C# file status

C# file status (readable, writeable, is file, is directory)

Every once in a while you have to work with files. This article will teach you how to check wheter or not file is readable or writeable. You’re also going to learn how to check if given file or directory exists.

Quick intro to C# File, FileInfo, Directory and DirectoryInfo classes

All four classes reside inside System.IO namespace. It’s important to notice the differences between those clasesses, especially in terms of not-Info and Info classes.

The File class is used to manipulate files. You can use it to create, write to and delete a file. You can also get file attributes. It’s a static class without constructor, so you have to pass a path to a file in each method call.

The FileInfo is used to manipulate files, so you can create, write to and delete a file. This class however is not static, you have to create instance of it and you pass a path to file in constructor.

The difference between Directory and DirectoryInfo is basically the same as the difference between File and FileInfo. Former is a static class used to operate on directories and latter requires you to create instance for each path.

Check if file exists

var exists = System.IO.File.Exists(@"c:\file.txt");
var fileInfo = new System.IO.FileInfo(@"c:\file.txt");
var exists = fileInfo.Exists;

Check if directory exists

var exists = System.IO.Directory.Exists(@"d:\directory");
var directoryInfo = new System.IO.DirectoryInfo(@"d:\directory");
var exists = directoryInfo.Exists;

Test if path is a file or directory

One way to do it is to check wheter or not file/directory exists. It comes with a drawback however, because it won’t tell you explicitly if the path is a file/directory or if it simply doesn’t exist. In order to make sure that the tested path is directory (or file) and it exists we need to test it both ways. I have wrapped it all together into single method:

public enum PathType { NonExisting = 0, File = 1, Directory = 2 };

public PathType GetPathType(string path)
{
    if (File.Exists(path))
    {
        return PathType.File;
    }

    if (Directory.Exists(path))
    {
        return PathType.Directory;
    }

    return PathType.NonExisting;
}

var pathType = GetPathType(@"c:\Windows");

The second method which we can use is to get path file/directory attributes. Note that when file or directory does not exists it will throw System.IO.FileNotFoundException:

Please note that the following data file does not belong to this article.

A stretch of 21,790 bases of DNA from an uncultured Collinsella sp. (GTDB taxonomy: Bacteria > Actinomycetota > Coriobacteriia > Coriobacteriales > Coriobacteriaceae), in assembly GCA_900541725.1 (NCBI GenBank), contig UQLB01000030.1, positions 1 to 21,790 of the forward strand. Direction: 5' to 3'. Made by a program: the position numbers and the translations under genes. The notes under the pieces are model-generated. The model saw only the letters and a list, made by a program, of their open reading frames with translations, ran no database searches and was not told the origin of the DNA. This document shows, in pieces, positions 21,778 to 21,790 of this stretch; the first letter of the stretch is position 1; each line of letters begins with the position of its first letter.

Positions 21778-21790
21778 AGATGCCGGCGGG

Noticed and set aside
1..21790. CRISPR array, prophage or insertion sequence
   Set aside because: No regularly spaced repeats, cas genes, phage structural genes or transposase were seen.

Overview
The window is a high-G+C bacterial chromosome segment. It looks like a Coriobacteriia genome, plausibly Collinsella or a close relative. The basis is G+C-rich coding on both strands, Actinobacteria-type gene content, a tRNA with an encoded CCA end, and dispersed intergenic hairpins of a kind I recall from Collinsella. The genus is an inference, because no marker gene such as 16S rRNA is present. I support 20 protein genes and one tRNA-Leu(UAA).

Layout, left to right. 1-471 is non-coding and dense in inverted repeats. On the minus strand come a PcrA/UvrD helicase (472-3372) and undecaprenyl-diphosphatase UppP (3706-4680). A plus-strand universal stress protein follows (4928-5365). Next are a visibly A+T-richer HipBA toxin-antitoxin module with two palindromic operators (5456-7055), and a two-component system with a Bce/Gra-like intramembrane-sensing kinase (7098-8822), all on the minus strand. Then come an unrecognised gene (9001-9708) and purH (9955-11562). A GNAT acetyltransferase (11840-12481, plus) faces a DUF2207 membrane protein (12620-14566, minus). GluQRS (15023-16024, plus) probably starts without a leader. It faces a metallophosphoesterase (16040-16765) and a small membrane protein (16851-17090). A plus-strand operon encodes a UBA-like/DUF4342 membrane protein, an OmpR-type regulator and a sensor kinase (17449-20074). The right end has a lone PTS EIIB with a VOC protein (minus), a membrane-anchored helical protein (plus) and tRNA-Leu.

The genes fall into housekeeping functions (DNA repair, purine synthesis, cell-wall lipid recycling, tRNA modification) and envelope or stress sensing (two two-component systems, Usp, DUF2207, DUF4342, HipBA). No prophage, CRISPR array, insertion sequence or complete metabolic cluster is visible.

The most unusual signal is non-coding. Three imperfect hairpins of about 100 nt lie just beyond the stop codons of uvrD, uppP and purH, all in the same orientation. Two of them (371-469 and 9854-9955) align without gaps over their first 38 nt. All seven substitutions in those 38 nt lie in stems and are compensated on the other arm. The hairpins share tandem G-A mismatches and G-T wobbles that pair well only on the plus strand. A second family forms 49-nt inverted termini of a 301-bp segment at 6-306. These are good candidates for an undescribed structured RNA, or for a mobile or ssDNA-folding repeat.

var attributes = File.GetAttributes(path);
var isFile = !attributes.HasFlag(FileAttributes.Directory);
var isDirectory = attributes.HasFlag(FileAttributes.Directory);

It’s also worth noting that file attributes are also exposed via FileInfo.Attributes property:

var attributes = new System.IO.FileInfo(@"c:\file.txt").Attributes;

Verify if file is read-only

It’s pretty easy to check read-only file flag using attributes:

var isReadonly = new System.IO.FileInfo(@"C:\file.txt").Attributes.HasFlag(System.IO.FileAttributes.ReadOnly);

Check if file is readable or writeable

Wheter a file can be read or not depends on multiple factors. The following example is simplified, but you should take into account that:

  • file may not exists
  • file could be locked by some other process
  • someone/something can change access to a file during execution of your applications
  • you may not have proper permissions (file may belong to other user)
  • in case of errors it will throw exceptions
using (var fs = new FileStream(@"C:\file.txt", FileMode.Open))
{
    var canRead = fs.CanRead;
    var canWrite = fs.CanWrite;
}

// File.Open also returns FileStream
// there are also two "shortcut" methods: File.OpenRead, File.OpenWrite
using (var fs = File.Open(@"C:\file.txt", FileMode.Open))
{
    var canRead = fs.CanRead;
    var canWrite = fs.CanWrite;
}

Also FileStream is disposeable so remember to disposed it afterwards, in this case we’re using the using statement.